Identity across possible worlds does have some similarity with diachronic
identity, but not much. (01)
For diachronic identity, there is a reasonable intuitive understanding that,
for most of the mass of "the same" physical object, there will be a continuous
path in space-time which that mass traverses. even though some parts of it may
diverge. There is also a more conventional way of defining "identity" as in the
example provided by Fritz Lehman, where the army defines a "rifle" by its stock
serial number. In that case, more than half the mass may change while the item
retains its (conventional) identity. (02)
But for possible worlds, there is **no** continuous path to traverse, the
worlds are discontinuous; so to use the term "identity" may cause serious
misunderstanding and logical contradiction. As suggested by the referenced
article on "transworld identity"
(http://plato.stanford.edu/entries/identity-transworld/ ... for which,
thanks!), a 'counterpart' relation rather than identity relation would be less
prone to misunderstanding. (03)
For the case where there is a multiverse which forks for every collapse of some
entangled quantum system, there would be a different relation. The
'counterpart' entities in different universes could be traced back to the same
entity in an earlier universe, though their properties may diverge
dramatically. This would again be a different relation from 'diachronic
identity' or 'counterpart' (e.g. for fictional or hypothetical worlds) (04)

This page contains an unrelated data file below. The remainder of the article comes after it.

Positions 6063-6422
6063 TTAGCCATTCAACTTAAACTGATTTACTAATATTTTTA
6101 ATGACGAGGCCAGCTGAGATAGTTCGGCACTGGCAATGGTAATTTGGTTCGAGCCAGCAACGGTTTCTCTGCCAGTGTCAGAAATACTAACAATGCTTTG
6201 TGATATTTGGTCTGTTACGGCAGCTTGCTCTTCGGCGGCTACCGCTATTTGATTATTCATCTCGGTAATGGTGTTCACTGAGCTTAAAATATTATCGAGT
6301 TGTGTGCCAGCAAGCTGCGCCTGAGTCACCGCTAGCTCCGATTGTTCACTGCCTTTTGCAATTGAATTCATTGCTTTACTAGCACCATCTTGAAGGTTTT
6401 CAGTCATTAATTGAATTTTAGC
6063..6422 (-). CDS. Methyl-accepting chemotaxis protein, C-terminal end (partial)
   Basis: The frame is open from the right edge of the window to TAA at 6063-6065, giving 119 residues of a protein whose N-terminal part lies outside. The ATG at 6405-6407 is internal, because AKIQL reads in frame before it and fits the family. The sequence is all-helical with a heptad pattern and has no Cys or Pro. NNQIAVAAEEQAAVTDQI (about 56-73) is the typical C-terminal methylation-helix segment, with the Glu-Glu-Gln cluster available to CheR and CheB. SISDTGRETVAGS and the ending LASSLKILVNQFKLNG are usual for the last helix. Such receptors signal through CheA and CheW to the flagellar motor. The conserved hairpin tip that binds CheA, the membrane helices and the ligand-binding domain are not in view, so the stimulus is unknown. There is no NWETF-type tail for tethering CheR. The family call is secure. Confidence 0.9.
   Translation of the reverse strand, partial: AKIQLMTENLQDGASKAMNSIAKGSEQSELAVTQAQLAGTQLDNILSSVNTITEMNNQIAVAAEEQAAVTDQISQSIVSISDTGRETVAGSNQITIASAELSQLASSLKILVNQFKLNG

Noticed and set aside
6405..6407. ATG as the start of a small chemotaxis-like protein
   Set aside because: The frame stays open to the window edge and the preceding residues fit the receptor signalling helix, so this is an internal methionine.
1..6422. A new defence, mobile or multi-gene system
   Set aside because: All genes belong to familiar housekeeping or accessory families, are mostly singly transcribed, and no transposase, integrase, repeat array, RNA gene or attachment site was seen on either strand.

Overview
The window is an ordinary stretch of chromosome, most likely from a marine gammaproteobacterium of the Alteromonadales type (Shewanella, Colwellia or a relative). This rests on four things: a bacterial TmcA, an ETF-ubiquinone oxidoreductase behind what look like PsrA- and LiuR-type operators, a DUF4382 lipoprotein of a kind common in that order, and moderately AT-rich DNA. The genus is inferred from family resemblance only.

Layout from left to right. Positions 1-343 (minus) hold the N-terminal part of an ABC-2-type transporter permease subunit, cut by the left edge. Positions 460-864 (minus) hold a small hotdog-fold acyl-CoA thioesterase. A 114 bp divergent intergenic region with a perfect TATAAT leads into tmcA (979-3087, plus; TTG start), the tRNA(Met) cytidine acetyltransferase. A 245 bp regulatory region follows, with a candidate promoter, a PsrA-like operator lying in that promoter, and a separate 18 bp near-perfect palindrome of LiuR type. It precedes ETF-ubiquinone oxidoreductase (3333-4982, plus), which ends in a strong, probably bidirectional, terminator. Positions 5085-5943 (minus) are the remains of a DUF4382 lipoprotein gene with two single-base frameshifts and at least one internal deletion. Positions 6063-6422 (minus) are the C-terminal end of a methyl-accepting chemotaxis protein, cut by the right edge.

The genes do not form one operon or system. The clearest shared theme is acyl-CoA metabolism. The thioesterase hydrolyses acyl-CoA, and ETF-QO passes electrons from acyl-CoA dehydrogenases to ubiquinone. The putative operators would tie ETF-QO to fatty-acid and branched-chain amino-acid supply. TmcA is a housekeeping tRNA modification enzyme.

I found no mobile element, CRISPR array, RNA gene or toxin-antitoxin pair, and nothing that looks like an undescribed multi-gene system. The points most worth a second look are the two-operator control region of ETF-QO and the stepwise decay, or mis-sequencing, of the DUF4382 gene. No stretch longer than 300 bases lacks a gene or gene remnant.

The point (for me) is to avoid logical contradiction, and the use of an
unqualified 'identity' or 'same' relation risks misunderstanding. Diachronic
identity is intuitively understood and relatively innocuous. But for possible
worlds, I would avoid 'identity' completely. (05)
>----- ------- Original Message ------- -----
>Sent: Wed, 11 Jul 2012 15:32:14
>On Tue, July 10, 2012 22:02, Chris Menzel wrote:
>> On Tue, Jul 10, 2012 at 5:25 PM,
>>> Wandering far off topic, ergo changing the topic
>>> A comment on the comment of Doug F.:
>>> >> However, one would stretch to come up with
>>> >> "an instance of the planet Venus" would be.
>>> This touches on an ontological issue that
>concerns me for several
>>> reasons: possible worlds.
>I'm not sure how this relates to the treatment of
>Venus as a class.
>Do you mean the class of all possible planets
>>> Consider the planet Venus in each of the Sci-Fi
>novels in which the
>>> planet is described - it can have different
>>> therefore is in fact a different individual.
>> That is *far* from clear. Suppose in one story it
>simply lacks a single
>> grain of sand that it actually has. I'm certainly
>not inclined to say it
>> is a different individual.
>It depends upon the definition of the individual.
>Just like Theseus's ship.
>Is Venus the same individual today that it was last
>year? It has different
>mass, grains of interstellar dust that it didn't
>have then, and has lost
>hydrogen from its atmosphere.
>The Venus in any Sci-Fi novel is far more similar
>in properties to the Venus
>that recently transited the Sun than my current
>properties are to those
>of the Doug Foxvog of 50 years ago. If that is the
>basis for determining
>whether something is a different individual, i and
>Foxvog are certainly two different individuals.
>-- doug foxvog
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